At the Cobb County Board of Commissioners’ monthly zoning meeting Tuesday, a decision was delayed again on a rezoning application that, if approved, would allow St. Benedict’s Episcopal School to build a new facility for middle school students.
The zoning document for the case, Z-78, describes the past continuances and holds as follows:
Continued by the Planning Commission from November 2, 2021 Planning Commission hearing until the December 7, 2021 Planning Commission hearing;
Held by the Board of Commissioners from the December 21, 2021 Board of Commissioners until the February 15, 2022 Board of Commissioners hearing;Advertisement
Continued by the Board of Commissioners from the February 15, 2022 and March 15,
2022 Board of Commissioners hearings until the April 19, 2022 Board of Commissioners
Held by the Board of Commissioners from the April 19, 2022 Board of
Commissioners hearing until the June 21, 2022 Board of Commissioners hearing
District 2 Commissioner Jerica Richardson, who represents the district where the school is located, made the motion to hold the case to give the Cobb DOT time to analyze the latest traffic study, and to require that the applicant meet with community residents.
Kevin Moore, the attorney for the applicant, said that the latest traffic study was the sixth one conducted for the project.
The zoning document includes the following description of the intent of the application:
The applicant is requesting to rezone the entire 4.22 acre site to the O&I office and institutional
district and has filed companion case, SLUP-11, to develop a middle school on the property.
The applicant proposes construction of a middle school classroom building, library, music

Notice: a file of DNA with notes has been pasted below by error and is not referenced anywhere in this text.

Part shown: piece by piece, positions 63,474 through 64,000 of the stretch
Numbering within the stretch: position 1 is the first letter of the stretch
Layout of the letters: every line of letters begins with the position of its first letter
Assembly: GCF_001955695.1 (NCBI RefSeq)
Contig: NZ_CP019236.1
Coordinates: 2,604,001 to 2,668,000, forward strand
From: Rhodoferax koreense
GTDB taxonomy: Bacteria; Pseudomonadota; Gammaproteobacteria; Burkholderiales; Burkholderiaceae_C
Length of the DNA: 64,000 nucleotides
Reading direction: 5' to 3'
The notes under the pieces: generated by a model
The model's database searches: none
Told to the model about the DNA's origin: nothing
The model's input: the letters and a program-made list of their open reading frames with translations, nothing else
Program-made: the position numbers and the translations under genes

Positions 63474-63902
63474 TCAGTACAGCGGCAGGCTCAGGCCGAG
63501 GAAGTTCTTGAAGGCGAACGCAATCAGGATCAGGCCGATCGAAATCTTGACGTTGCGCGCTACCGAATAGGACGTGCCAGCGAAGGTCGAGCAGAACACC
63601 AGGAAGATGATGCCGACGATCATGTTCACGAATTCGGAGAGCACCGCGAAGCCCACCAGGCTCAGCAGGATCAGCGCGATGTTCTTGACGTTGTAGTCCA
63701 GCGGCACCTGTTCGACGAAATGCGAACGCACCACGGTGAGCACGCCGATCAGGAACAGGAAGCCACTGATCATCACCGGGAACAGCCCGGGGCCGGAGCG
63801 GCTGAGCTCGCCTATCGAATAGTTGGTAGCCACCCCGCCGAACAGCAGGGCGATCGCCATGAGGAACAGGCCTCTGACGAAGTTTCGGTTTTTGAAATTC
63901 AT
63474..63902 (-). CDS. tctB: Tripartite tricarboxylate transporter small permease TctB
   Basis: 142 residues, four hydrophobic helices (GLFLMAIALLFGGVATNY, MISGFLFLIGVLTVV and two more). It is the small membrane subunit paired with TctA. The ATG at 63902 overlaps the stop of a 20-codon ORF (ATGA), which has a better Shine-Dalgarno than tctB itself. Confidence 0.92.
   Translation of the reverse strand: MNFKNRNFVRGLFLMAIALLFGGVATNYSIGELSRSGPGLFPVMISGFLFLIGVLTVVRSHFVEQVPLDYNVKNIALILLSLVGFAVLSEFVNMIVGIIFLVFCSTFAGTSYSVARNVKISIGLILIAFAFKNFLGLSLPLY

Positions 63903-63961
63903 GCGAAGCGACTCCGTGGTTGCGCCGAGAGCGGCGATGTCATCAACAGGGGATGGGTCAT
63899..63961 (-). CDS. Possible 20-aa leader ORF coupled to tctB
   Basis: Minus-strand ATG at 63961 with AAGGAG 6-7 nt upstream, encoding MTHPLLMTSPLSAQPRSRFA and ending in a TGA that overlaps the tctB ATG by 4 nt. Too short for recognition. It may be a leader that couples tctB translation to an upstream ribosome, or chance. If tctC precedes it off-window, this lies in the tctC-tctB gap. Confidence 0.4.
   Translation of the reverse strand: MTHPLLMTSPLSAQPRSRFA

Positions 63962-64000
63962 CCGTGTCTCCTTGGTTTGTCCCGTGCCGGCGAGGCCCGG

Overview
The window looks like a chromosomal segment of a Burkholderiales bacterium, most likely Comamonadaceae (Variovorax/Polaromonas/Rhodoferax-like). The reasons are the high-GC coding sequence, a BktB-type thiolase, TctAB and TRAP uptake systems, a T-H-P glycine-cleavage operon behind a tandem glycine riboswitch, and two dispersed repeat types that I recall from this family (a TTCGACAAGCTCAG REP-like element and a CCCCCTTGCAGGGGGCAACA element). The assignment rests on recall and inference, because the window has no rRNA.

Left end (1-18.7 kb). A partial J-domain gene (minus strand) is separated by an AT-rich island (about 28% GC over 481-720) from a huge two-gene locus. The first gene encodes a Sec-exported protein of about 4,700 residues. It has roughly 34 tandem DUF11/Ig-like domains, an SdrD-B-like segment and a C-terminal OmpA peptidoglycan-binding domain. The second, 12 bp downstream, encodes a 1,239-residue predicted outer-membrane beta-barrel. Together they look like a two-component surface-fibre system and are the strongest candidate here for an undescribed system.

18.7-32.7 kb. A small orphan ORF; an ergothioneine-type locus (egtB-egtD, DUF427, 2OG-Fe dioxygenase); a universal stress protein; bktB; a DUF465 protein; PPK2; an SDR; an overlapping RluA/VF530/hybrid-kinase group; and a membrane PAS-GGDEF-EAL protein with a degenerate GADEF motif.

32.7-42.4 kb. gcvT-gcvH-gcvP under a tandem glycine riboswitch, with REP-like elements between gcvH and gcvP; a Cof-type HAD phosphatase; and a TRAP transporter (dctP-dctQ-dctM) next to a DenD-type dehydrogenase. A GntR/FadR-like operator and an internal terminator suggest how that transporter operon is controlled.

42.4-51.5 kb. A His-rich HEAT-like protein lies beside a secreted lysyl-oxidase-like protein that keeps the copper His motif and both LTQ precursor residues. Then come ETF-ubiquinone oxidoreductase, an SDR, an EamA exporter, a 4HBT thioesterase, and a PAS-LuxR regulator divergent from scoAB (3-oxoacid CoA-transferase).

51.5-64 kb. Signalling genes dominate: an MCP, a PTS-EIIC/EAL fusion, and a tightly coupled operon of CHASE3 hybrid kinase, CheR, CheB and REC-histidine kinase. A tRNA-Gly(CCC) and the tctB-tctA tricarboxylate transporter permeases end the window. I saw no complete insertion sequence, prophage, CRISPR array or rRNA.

building, and gymnasium with a plaza and central lawn areas for outdoor gatherings as well as
recreational areas, and parking. The school’s intention is to move grades 5-8 from the existing
south campus on Weaver Street at which point the Pre-K program will be moved there from the
main campus on Cooper Lake Road. The maximum student population for the middle school is
anticipated to be 350.
At the December 9, 2021 Planning Commission meeting, where the planning commissioners recommended approval of the rezoning, the applicant dropped the expected number of students from the 350 in the original zoning document to 240.
The property is located on the east and north side of Daniel Street, on the west side
of Cooper Lake Road. The nearby major intersection is Atlanta Road and Cumberland Parkway.
The rezoning request, and St. Benedict School’s plan, is complicated by the network of small roads around the facility that are already stressed by the school’s drop-off and pickup traffic congestion.
The Cobb DOT did not have sufficient time to review the updated traffic study, submitted by the applicant last last Tuesday afternoon.
Moore gave a brief recap of some of the traffic difficulties of the road networks around the property (read this article about the Planning Commission hearing held last December for a description of the traffic issues), and said that the county has legal obligation to approve the project based on St. Benedict’s status as a religious institution.
“And I also want to remind you again, the importance in this case in terms of some of the legal considerations I mentioned last time and reviewed with you the Religious Land Use and Institutionalized Persons Act, which is applicable here, because this is a private religious school.”
“And because of that, there are certain legal considerations that we believe are important for your consideration as well,” said Moore. “And I want to remind you that again in this situation that St. Benedict’s not not test to be treated equally, but must be treated as well as non-religious assemblies and institutions.”